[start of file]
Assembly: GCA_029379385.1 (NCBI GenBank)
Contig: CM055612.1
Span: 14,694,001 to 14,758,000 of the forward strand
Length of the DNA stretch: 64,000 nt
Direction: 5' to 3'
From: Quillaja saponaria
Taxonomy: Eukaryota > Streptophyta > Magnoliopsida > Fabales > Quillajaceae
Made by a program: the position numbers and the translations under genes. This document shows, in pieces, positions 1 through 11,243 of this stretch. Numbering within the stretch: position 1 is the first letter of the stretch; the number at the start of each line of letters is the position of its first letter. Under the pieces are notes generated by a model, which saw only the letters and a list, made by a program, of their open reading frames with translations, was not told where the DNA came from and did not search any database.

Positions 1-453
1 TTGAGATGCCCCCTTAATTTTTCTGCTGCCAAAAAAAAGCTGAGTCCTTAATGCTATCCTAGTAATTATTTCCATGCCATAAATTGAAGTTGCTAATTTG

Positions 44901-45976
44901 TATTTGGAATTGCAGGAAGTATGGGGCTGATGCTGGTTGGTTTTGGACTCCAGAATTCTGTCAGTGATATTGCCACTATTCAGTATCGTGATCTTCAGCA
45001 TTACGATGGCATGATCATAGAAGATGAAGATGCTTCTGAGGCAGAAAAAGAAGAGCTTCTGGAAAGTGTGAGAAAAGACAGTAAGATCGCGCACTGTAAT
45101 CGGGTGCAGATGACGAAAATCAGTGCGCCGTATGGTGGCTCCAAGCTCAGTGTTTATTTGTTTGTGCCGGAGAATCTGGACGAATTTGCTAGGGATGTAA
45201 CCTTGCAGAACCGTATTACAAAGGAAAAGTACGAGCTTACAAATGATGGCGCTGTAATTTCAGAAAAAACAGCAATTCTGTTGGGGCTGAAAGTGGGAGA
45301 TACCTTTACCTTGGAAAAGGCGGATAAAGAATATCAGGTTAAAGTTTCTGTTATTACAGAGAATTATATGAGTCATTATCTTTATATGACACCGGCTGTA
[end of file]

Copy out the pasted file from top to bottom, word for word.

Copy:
Assembly: GCA_029379385.1 (NCBI GenBank)
Contig: CM055612.1
Span: 14,694,001 to 14,758,000 of the forward strand
Length of the DNA stretch: 64,000 nt
Direction: 5' to 3'
From: Quillaja saponaria
Taxonomy: Eukaryota > Streptophyta > Magnoliopsida > Fabales > Quillajaceae
Made by a program: the position numbers and the translations under genes. This document shows, in pieces, positions 1 through 11,243 of this stretch. Numbering within the stretch: position 1 is the first letter of the stretch; the number at the start of each line of letters is the position of its first letter. Under the pieces are notes generated by a model, which saw only the letters and a list, made by a program, of their open reading frames with translations, was not told where the DNA came from and did not search any database.

Positions 1-453
1 TTGAGATGCCCCCTTAATTTTTCTGCTGCCAAAAAAAAGCTGAGTCCTTAATGCTATCCTAGTAATTATTTCCATGCCATAAATTGAAGTTGCTAATTTG

Positions 44901-45976
44901 TATTTGGAATTGCAGGAAGTATGGGGCTGATGCTGGTTGGTTTTGGACTCCAGAATTCTGTCAGTGATATTGCCACTATTCAGTATCGTGATCTTCAGCA
45001 TTACGATGGCATGATCATAGAAGATGAAGATGCTTCTGAGGCAGAAAAAGAAGAGCTTCTGGAAAGTGTGAGAAAAGACAGTAAGATCGCGCACTGTAAT
45101 CGGGTGCAGATGACGAAAATCAGTGCGCCGTATGGTGGCTCCAAGCTCAGTGTTTATTTGTTTGTGCCGGAGAATCTGGACGAATTTGCTAGGGATGTAA
45201 CCTTGCAGAACCGTATTACAAAGGAAAAGTACGAGCTTACAAATGATGGCGCTGTAATTTCAGAAAAAACAGCAATTCTGTTGGGGCTGAAAGTGGGAGA
45301 TACCTTTACCTTGGAAAAGGCGGATAAAGAATATCAGGTTAAAGTTTCTGTTATTACAGAGAATTATATGAGTCATTATCTTTATATGACACCGGCTGTA